This constant pressure, which means a never-ending fight to gain circulation on the part of the big paper and an equally strenuous struggle to retain it on the part of the smaller ones, raises serious problems for newspaper managers.
The “national” papers, of course, have their own special circulation difficulties which they try to overcome in a variety of ways, including the duplication of their plant in one of the northern centres. It is fairly certain that there will be important extensions of this method.
It is probable that in a very few years we shall see at least one of the national morning papers making a bold bid for a circulation far in excess of anything yet achieved, with a triplicates or even a quadrupled plant in chosen centres. This will mean a still greater intensification of newspaper competition.
Circulation and advertisement revenue go hand in hand. The greater the former, the greater the amount derived from the sale of space, and, consequently, the greater the value of the newspaper as a commercial concern. This is the reason why the managerial factor has become so strong.
The first problem and the chief concern of management, therefore, may be said to be the maintenance or the increase of circulation. The organization of the circulation department of the modern newspaper has been extended in a manner which would have been considered impossible a few years ago. As is usual in any industry or business, the intensification of competition has had an inevitable result.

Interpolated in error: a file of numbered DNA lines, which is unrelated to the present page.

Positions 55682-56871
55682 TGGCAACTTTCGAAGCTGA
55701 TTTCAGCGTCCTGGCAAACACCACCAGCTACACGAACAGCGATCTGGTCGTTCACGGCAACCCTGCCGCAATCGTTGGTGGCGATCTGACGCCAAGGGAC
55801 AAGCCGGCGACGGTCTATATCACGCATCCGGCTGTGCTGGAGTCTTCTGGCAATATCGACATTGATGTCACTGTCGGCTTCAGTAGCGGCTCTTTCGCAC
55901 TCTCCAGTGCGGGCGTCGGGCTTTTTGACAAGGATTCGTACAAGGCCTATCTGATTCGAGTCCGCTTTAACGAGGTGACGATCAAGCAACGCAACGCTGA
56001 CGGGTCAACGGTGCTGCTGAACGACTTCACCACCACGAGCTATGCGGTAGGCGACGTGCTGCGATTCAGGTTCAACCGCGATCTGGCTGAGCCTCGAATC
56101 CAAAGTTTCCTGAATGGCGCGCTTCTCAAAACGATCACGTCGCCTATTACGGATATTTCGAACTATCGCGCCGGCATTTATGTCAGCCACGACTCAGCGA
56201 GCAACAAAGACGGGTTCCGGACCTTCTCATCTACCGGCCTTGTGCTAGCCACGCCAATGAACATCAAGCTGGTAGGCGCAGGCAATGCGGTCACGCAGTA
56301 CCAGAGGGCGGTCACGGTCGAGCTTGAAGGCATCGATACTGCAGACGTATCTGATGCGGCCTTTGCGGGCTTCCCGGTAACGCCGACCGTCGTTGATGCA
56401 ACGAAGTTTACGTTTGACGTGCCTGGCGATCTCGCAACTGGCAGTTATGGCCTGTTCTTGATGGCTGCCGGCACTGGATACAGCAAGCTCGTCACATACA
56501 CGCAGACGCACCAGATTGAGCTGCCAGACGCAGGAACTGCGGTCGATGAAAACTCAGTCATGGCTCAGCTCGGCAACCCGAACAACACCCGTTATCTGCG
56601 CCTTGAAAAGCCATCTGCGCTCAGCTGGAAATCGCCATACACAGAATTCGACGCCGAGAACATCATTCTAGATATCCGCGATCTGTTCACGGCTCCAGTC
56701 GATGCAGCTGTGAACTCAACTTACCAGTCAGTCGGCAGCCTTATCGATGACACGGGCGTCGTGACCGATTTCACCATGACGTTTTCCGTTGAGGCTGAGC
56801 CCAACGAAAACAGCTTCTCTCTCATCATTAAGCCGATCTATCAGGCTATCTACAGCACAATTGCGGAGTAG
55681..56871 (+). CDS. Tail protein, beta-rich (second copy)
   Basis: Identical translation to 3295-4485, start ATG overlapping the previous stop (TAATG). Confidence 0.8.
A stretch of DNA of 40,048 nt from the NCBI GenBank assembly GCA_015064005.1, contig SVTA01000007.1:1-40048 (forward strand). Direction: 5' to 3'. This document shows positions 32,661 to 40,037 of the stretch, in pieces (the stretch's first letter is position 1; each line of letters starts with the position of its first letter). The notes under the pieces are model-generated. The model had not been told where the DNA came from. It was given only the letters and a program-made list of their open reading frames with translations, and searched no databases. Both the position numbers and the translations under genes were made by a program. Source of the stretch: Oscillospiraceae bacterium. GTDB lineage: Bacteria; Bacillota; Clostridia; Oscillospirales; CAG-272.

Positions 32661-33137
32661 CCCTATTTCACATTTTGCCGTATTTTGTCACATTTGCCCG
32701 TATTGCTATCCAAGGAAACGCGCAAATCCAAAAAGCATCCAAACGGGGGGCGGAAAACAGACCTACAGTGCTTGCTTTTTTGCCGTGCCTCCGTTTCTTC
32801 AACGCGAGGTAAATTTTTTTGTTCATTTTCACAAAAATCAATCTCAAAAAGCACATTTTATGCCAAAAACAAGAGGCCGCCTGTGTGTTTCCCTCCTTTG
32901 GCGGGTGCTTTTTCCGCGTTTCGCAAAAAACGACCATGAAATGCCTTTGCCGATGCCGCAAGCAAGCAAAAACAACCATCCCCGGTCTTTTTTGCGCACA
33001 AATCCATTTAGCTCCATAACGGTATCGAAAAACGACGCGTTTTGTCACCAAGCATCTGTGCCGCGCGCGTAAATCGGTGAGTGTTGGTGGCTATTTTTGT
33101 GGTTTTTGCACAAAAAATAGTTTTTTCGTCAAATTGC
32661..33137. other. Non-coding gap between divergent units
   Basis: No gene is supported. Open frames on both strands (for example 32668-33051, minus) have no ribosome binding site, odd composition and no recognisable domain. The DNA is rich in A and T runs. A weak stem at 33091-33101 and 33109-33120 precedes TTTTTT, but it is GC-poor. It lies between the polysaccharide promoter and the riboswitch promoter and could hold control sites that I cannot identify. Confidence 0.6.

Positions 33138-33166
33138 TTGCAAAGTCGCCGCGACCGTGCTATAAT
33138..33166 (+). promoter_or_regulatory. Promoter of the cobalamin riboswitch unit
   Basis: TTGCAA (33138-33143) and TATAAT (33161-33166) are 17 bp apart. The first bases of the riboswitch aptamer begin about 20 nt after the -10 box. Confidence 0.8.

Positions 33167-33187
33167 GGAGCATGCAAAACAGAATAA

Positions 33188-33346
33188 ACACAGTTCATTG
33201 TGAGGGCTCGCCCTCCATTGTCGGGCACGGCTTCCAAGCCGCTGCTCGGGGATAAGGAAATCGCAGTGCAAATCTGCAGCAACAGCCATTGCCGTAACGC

That result has been the initiation of all sorts of schemes designed to sell newspapers by providing something more than simply satisfying the news curiosity of the reader. One of the most generally adopted is newspaper insurance. This idea was adopted by the London daily newspapers after it had been tried for many years by some of the popular weekly magazines, and it is now being exploited by provincial journals.
From time to time newspaper insurance has given rise to considerable controversy. Those who oppose it say that it is simply buying circulation. Those who support it argue that it stabilizes circulation.
At all events, it seems to have been accepted generally, and has seen considerable variation and extension, including insurance against sickness. The modern daily newspaper, indeed, finds it necessary to adopt an attitude of universal benevolence. It is ready to give expert advice to its readers on all manner of problems, from their legal responsibility for the depredations of straying house waste to- the discovery of faults in their wireless receivers.
It is ready to foot the bill if a reader’s aerial pole crashes into a neighbour’s greenhouse; it is prepared to keep the wolf from the door if a reader is temporarily disabled; and it stands by, ready with open cheque book, in case he suffers from shingles or finds it necessary to be treated. Some people may be inclined to doubt if the modern newspaper occupies the old position of guide and philosopher; can anyone doubt that it is, indeed, a friend?
This aspect of circulation work has created new responsibilities in newspaper management. It means that not only have new methods of stimulating circulation to be thought out and applied, but also that there is constant need of house publicity.
The modern newspaper has not only to carry the advertising of other people, but it must constantly advertise itself.
It is almost impossible to pick up an issue of any of the popular daily newspapers without finding that it carries a considerable amount of matter relating to itself, its incentive schemes, and its puzzle competitions.
On the more important newspapers the supervision of this work is allocated to a member of the staff, who is responsible for all house publicity. At the same time, it is the managerial side of the organization which has to bear the ultimate responsibility, and to keep the newspaper abreast of its rivals.